Australia’s energy future is firmly aligned with its uptake of solar power and other renewable sources, regardless of what defenders of the coal industry say.

So it is right that renewable energy sources such as wind and solar will receive subsidies of up to $2.8 billion a year up to 2030. 

If anything that is a little low, given what China and some of the other big players are putting into the industry, but it does represent a significant boost in terms of R&D and hopefully, big improvements in battery storage and peak load storage.

So it is depressing to hear that National Party still has its head in the sand when it comes to supporting Australia’s energy future.

Barnaby Joyce apparently got loud cheers when he spoke to the party faithful in Canberra saying "We have no problem in coal fire (sic) power.”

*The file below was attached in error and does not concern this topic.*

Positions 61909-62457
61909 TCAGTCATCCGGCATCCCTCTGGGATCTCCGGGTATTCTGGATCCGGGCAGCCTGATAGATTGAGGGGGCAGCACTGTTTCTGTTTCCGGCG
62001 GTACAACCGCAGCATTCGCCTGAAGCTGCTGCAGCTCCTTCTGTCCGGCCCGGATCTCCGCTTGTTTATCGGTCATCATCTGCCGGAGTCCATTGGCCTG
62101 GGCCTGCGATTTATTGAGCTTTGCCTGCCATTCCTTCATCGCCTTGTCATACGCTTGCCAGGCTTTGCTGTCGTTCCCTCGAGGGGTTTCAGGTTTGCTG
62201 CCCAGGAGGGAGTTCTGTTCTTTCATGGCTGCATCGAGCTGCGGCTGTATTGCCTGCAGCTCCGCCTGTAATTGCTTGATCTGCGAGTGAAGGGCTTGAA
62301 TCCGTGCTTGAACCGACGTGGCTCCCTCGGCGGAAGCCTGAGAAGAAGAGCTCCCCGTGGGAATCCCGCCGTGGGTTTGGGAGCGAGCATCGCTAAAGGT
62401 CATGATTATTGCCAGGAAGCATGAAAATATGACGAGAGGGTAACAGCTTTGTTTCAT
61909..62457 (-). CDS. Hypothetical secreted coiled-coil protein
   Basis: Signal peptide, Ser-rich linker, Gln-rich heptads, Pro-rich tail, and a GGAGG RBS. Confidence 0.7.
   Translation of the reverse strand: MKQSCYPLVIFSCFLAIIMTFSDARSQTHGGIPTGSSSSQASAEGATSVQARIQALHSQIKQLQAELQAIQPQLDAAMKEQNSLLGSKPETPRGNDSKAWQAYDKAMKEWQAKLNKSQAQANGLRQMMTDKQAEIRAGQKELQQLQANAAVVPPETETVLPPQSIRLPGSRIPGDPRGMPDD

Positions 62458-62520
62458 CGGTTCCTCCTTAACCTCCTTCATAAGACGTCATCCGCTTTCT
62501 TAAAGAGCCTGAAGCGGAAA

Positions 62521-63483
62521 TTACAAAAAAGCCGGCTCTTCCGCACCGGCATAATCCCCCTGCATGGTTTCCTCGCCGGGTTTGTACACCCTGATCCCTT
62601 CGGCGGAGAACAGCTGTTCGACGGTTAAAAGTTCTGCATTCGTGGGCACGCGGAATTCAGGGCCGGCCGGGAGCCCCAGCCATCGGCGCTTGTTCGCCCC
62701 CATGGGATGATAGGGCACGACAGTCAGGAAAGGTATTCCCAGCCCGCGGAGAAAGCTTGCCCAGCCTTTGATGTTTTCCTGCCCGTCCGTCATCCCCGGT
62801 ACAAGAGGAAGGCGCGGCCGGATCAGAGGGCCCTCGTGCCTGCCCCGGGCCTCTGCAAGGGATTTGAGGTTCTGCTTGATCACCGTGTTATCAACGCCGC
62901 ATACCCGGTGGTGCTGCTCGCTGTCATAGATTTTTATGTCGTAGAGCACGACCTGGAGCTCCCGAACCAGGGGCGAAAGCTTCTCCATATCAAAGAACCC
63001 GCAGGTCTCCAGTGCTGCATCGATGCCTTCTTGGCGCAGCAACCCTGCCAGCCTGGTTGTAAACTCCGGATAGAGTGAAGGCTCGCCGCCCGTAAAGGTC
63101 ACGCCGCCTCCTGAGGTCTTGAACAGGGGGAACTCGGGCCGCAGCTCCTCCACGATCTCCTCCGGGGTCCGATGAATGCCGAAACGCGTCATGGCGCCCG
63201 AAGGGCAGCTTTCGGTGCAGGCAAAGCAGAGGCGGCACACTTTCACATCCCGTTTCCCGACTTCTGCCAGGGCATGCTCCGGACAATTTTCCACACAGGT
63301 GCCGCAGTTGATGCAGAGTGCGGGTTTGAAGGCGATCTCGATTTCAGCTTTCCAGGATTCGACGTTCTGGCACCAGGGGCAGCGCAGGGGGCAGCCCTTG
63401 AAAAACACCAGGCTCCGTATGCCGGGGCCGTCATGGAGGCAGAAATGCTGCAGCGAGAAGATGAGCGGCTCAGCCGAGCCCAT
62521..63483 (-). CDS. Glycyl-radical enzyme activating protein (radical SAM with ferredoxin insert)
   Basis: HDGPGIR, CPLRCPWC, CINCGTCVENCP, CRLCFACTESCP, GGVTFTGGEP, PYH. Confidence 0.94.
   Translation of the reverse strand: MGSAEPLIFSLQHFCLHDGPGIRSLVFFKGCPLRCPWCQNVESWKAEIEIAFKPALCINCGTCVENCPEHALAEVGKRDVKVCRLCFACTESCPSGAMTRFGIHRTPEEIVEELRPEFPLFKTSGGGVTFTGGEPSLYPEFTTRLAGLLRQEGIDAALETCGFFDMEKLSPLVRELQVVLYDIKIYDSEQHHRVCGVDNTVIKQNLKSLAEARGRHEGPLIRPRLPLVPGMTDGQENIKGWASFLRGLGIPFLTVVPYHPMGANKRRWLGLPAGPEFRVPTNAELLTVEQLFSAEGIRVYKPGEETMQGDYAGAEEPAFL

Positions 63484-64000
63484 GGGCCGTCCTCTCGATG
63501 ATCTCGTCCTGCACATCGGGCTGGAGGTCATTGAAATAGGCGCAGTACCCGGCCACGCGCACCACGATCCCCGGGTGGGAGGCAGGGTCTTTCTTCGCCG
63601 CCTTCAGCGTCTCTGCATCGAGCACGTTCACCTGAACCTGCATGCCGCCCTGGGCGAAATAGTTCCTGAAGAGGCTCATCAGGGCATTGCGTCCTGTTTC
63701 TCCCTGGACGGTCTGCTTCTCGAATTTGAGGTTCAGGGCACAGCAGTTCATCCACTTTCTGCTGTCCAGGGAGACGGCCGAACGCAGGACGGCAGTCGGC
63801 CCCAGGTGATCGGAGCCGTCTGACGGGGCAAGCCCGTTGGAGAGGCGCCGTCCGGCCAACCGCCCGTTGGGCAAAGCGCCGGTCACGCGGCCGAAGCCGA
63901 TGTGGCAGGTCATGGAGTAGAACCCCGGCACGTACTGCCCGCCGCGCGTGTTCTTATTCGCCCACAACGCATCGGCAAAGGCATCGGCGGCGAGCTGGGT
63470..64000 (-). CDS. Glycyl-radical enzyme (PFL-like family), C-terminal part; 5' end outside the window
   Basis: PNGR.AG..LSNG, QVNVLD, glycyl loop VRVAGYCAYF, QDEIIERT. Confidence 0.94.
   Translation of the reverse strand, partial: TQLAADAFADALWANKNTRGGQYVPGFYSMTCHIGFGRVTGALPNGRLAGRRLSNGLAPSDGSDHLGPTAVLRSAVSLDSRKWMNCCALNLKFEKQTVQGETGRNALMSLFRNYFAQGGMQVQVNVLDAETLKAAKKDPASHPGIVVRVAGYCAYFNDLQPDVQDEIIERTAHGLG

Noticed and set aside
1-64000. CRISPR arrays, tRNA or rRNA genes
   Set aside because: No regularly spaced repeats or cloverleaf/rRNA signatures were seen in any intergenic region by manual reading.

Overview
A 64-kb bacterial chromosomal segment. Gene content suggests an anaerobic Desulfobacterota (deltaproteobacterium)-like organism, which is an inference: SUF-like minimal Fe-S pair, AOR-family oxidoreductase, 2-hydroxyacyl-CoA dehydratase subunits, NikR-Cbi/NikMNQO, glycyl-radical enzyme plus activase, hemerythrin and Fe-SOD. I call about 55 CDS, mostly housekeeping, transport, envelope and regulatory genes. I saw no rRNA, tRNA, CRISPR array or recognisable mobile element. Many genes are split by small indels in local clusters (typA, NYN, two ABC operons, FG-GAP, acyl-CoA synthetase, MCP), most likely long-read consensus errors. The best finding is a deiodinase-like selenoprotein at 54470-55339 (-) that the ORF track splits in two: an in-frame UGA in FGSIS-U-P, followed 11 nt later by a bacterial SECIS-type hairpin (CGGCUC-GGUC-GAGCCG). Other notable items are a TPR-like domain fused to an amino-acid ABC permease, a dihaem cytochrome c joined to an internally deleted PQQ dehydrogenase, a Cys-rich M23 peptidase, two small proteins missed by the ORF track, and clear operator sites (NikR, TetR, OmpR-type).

He wants all renewable subsidies removed (but presumably not the $1 billion subsidy the government wants to give Adani to build its coal railway from the Galilee Basin).

It is understandable Mr Joyce wants to protect what remains a powerful industry in this country and one that employs a lot of people, including in parts of Queensland where the Nationals hold seats.

But he should be having an honest conversation with people in those places about how they can transform their economies away from coal, not simply deny the future and pretend coal is still king.

I understand how businesses in Townsville are welcoming Adani as an economic boost to the city, but these businesses I talked to were moteliers, printers and others suppliers of goods and services.

Any new industry coming to town, not just coal, would suit their needs.

Despite what the likes of Senator Matt Canavan says, the world is moving away from coal (Japan has a temporary coal need while it recovers from Fukushima, but will eventually go solar too).

For Australia to hitch its future to coal-fired power is long-term economic suicide, never mind the environmental impact.

We have coal in abundance, but it is non-renewable and a tiny blip of possibilities compared to what we could do with our sunshine. Let’s use it. – Derek Barry